|Palm Pictures and Wide Angle Pictures; NR; 84 minutes|
|Cast:||Ralph, Dee, Henry|
New York City is many things to many people, offering starshot successes and skid-row breakdowns in the same breathless hour. None can deny that the city is a hive of possibilities, both good and bad. Dark Days, an engaging black-and-white documentary about the homeless who dwell in abandoned subway tracks, explores each side of Manhattan's alluring coin.
Director Marc Singer wisely allows the subjects to speak for themselves—and speak they do. Beyond the initial shock of entire communities living below New York streets is the even more surprising fact that many of them are natural comedians. One man waxes poetic about his cats. He holds up a photo of one and a grinning buddy injects: "eats the rats." It's a joke, but also speaks the grim truth of living among vermin in semi-darkness. The man then pulls out a picture of his favorite feline; his friend, smiling like a schoolboy at recess, says: "eats the Martians." While the film does not shy away from the gloomy reality of these subterranean folks, most of whom are or were drug addicts, the people themselves have wit, intelligence, and spirit.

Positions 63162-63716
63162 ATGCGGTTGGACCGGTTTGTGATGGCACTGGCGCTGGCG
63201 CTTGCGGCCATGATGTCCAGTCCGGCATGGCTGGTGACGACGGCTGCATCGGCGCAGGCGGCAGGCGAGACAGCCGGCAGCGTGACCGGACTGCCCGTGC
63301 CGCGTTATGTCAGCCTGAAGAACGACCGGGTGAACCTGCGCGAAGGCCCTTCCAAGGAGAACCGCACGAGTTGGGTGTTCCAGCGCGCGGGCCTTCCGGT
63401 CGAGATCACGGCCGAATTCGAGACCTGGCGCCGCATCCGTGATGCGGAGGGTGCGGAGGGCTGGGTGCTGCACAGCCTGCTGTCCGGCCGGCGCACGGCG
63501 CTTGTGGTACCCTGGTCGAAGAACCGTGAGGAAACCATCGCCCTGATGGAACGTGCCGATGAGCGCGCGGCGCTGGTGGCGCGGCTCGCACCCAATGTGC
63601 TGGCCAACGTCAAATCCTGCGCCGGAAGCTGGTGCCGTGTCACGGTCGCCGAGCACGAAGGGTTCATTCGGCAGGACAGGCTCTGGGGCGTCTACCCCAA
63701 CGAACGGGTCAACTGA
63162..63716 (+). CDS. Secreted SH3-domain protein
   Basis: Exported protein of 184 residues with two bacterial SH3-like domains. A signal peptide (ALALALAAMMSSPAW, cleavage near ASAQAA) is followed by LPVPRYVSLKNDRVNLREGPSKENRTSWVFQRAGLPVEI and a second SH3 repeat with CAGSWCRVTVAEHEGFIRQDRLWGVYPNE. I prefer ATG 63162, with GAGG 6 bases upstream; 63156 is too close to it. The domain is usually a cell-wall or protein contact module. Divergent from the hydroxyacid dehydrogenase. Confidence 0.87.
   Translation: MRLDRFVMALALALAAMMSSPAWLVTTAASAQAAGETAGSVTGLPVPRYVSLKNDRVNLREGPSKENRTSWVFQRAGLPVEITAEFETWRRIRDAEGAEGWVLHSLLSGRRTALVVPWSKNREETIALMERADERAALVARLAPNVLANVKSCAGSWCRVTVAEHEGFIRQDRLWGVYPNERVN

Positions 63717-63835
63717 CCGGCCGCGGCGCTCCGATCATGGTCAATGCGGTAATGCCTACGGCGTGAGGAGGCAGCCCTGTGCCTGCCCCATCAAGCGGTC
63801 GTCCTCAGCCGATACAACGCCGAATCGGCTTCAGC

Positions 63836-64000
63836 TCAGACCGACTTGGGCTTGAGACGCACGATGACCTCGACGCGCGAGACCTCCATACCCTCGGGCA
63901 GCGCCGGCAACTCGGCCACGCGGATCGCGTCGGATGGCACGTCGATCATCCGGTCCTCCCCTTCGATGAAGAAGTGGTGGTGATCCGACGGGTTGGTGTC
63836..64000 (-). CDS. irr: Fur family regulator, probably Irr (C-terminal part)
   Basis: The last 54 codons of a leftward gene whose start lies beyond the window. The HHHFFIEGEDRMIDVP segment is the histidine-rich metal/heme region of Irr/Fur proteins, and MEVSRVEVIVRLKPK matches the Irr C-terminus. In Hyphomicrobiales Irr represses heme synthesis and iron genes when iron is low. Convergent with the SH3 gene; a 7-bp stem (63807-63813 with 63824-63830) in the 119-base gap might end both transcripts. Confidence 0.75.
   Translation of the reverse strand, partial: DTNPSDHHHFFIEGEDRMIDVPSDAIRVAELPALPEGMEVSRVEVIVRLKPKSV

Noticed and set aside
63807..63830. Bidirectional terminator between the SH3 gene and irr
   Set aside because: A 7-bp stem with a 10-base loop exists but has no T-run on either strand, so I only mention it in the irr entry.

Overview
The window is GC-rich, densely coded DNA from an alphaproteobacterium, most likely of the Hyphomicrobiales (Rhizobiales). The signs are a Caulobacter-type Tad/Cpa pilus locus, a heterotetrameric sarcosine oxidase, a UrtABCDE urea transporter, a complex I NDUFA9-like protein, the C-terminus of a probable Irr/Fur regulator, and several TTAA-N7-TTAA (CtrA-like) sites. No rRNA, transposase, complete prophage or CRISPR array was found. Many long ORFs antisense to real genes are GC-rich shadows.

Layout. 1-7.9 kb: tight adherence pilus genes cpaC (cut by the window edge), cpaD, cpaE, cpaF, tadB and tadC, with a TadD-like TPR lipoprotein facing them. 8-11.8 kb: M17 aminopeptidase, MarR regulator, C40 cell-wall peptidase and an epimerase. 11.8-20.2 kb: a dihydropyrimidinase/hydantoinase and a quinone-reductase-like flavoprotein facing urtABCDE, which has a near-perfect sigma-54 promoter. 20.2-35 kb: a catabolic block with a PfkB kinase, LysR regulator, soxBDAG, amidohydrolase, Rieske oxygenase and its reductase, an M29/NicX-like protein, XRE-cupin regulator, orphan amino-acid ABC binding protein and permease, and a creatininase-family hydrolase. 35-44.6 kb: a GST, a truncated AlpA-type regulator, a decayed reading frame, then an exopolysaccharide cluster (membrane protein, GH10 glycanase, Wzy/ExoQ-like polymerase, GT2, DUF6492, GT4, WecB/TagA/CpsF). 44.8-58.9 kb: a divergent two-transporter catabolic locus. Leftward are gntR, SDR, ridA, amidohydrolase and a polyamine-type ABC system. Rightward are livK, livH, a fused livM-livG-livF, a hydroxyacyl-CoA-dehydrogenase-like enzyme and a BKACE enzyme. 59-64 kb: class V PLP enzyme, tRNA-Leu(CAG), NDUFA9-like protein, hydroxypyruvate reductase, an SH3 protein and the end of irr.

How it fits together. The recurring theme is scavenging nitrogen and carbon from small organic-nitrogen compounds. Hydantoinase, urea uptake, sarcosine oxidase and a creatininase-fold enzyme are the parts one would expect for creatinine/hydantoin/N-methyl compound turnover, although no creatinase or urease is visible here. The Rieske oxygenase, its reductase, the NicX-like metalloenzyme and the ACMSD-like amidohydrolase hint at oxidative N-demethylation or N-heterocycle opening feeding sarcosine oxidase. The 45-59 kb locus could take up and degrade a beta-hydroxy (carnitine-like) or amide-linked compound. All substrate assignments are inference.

With brilliant, unusual subjects and excellent cinematography and editing, Dark Days is a pleasure to watch. At barely over an hour, one leaves the theater wanting more. The hurried ending seems to prevent a less pleasant conclusion to the precious and precarious lives depicted.